How to install and configure Grafana and Prometheus on Debian 12

What is Grafana?

Grafana is an open-source visualization and analytics software. It allows you to query, visualize, alert, and explore your metrics, logs and traces no matter where they are stored. It provides you with tools to turn your time-series database (TSDB) data into insightful graphs and visualizations.

What is Prometheus?

Prometheus is an open-source monitoring system with a dimensional data model, flexible query language, efficient time series database, and modern alerting approach.

Read more: How to install and configure Grafana and Prometheus on Debian 12

Step 1. Install Grafana on Debian

This topic explains how to install Grafana dependencies, install Grafana on Linux Debian, and start the Grafana server on your Debian system.

There are multiple ways to install Grafana: using the Grafana Labs APT repository, downloading a .deb package, or downloading a binary .tar.gz file.

I prefer to install it from the Grafana Labs APT repository because if you select install via the .deb package or .tar.gz file, you must manually update Grafana for each new version.

Complete the following steps to install Grafana from the APT repository:

1. Install the prerequisite packages:

apt-get install -y apt-transport-https software-properties-common wget

2. Import the GPG key:

mkdir -p /etc/apt/keyrings/
wget -q -O - | gpg --dearmor | tee /etc/apt/keyrings/grafana.gpg > /dev/null

3. To add a repository for stable releases, run the following command:

echo "deb [signed-by=/etc/apt/keyrings/grafana.gpg] stable main" | tee -a /etc/apt/sources.list.d/grafana.list

4. Run the following command to update the list of available packages:

apt-get update

5. To install Grafana OSS, run the following command:

apt-get install grafana

Step 2. Start the Grafana Server

Complete the following steps to start the Grafana server using systemd and verify it is running.

To start the service, run the following commands:

systemctl start grafana-server
systemctl status grafana-server

To verify that the service is running, run the following command:

systemctl status grafana-server

Step 3. Configure the Grafana server to start at boot using systemd

To configure the Grafana server to start at boot, run the following command:

systemctl enable grafana-server.service

Step 4. Sign in to Grafana

To sign in to Grafana for the first time:

1. Open your web browser and go to http://localhost:3000. The default HTTP port that Grafana listens to is 3000 unless you have configured a different port.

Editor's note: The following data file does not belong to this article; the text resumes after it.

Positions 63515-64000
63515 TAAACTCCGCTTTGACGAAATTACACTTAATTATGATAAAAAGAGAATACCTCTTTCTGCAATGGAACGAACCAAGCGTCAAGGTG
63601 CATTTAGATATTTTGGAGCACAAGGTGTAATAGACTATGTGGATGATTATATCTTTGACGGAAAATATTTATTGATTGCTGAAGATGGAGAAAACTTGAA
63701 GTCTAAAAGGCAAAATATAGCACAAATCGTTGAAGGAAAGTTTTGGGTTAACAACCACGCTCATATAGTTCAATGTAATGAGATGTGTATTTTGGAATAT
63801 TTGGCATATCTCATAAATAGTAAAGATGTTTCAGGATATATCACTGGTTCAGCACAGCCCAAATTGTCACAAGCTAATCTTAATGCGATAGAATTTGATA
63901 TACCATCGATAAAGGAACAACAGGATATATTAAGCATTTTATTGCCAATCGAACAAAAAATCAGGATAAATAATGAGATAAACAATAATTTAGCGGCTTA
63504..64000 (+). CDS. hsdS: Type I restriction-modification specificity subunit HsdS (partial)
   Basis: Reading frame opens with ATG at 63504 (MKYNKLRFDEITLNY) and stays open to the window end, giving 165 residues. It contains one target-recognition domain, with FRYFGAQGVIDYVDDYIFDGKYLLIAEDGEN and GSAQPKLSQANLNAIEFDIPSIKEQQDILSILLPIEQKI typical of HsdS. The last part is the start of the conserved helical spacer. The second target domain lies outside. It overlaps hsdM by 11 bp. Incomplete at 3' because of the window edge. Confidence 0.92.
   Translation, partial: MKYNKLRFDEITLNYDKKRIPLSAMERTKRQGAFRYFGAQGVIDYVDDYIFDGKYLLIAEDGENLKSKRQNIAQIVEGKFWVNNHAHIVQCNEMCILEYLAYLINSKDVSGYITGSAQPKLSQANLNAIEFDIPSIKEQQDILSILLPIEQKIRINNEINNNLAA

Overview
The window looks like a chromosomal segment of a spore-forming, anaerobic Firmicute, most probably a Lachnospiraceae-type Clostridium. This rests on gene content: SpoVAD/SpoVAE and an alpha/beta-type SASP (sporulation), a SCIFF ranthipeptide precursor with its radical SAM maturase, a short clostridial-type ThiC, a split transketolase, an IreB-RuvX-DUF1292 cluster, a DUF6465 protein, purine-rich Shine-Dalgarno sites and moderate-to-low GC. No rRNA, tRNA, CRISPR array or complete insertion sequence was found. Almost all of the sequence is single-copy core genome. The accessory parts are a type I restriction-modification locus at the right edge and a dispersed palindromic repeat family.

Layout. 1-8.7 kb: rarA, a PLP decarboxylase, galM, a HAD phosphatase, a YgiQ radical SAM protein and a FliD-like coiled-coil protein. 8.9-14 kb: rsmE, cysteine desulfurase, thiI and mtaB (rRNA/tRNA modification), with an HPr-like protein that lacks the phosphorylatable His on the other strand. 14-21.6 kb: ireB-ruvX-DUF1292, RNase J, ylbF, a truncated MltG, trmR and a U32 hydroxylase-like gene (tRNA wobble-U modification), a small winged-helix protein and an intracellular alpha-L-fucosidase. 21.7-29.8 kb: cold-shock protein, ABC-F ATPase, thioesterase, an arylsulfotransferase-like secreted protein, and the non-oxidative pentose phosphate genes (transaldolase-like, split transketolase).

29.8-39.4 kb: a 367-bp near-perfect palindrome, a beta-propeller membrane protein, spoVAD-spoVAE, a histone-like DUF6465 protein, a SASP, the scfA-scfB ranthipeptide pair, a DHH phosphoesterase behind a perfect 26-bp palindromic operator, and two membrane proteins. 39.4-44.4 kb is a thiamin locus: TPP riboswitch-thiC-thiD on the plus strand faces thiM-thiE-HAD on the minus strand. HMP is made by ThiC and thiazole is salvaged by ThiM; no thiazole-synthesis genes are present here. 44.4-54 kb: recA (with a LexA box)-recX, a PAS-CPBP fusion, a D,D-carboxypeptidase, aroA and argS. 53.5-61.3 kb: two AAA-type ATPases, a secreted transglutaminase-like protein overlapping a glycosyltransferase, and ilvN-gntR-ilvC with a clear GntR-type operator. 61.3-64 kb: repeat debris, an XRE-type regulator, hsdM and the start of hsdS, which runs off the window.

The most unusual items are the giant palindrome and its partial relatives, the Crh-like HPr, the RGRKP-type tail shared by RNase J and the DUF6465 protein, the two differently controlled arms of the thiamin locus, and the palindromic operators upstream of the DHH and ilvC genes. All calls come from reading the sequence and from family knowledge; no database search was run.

2. On the sign-in page, enter admin for both the username and password.

3. Click Sign in. If successful, you’ll see a prompt to change the password.

4. Click OK on the prompt and change your password.

Note: We strongly recommend that you change the default administrator password.

Step 5. Run Grafana behind a reverse proxy

When running Grafana behind a proxy, you need to configure the domain name to let Grafana know how to render links and redirects correctly.

In the Grafana configuration file /etc/grafana/grafana.ini, change the domain to the domain name you’ll be using:

# The public facing domain name used to access grafana from a browser
;domain = localhost

Restart Grafana for the new changes to take effect.

systemctl restart grafana-server

Nginx configuration example

upstream grafana {
  server localhost:3000;

server {
    listen 80;
    #listen 443 ssl;

    root /var/www/grafana;
    index index.html index.htm index.nginx-debian.html;

    server_name grafana.localhost;

    #ssl_certificate     /etc/letsencrypt/live/grafana.localhost/fullchain.pem;
    #ssl_certificate_key /etc/letsencrypt/live/grafana.localhost/privkey.pem;

    location / {
        proxy_set_header Host $http_host;
        proxy_pass http://grafana;

Reload the NGINX configuration via the command line:

/etc/init.d/nginx reload

Navigate to port 80 on the machine NGINX is running on. The Grafana login page greets you.

Step 6. Install Prometheus on Debian

To install Prometheus, follow these steps:

1. Run the following command to update the list of available packages:

apt-get update

2. To install Prometheus, run the following command:

apt-get install prometheus

3. Verify that Prometheus is successfully installed using the below command:

prometheus --version

4. The command will output the following information:

prometheus, version 2.42.0+ds (branch: debian/sid, revision: 2.42.0+ds-5+b5)
  build user:       [email protected]
  build date:       20230518-08:49:35
  go version:       go1.19.8
  platform:         linux/amd64

5. Use systemctl enable to configure the Prometheus service to start when the system boots automatically. If this command is not added, Prometheus must be launched manually.

systemctl enable prometheus

6. Start the Prometheus service and review the status command to ensure it is active.

systemctl start prometheus
systemctl status prometheus

7. Access the Prometheus web interface and dashboard at http://local_ip_addr:9090. Replace local_ip_addr with the address of the monitoring server. Because Prometheus uses the default configuration file, it does not display much information yet.

8. The default prometheus.yml file contains a directive to scrape the local host. Click Status and Targets to list all the targets. Prometheus should display the local Prometheus service as the only target.

Step 7. Install and configure Node Exporter on the client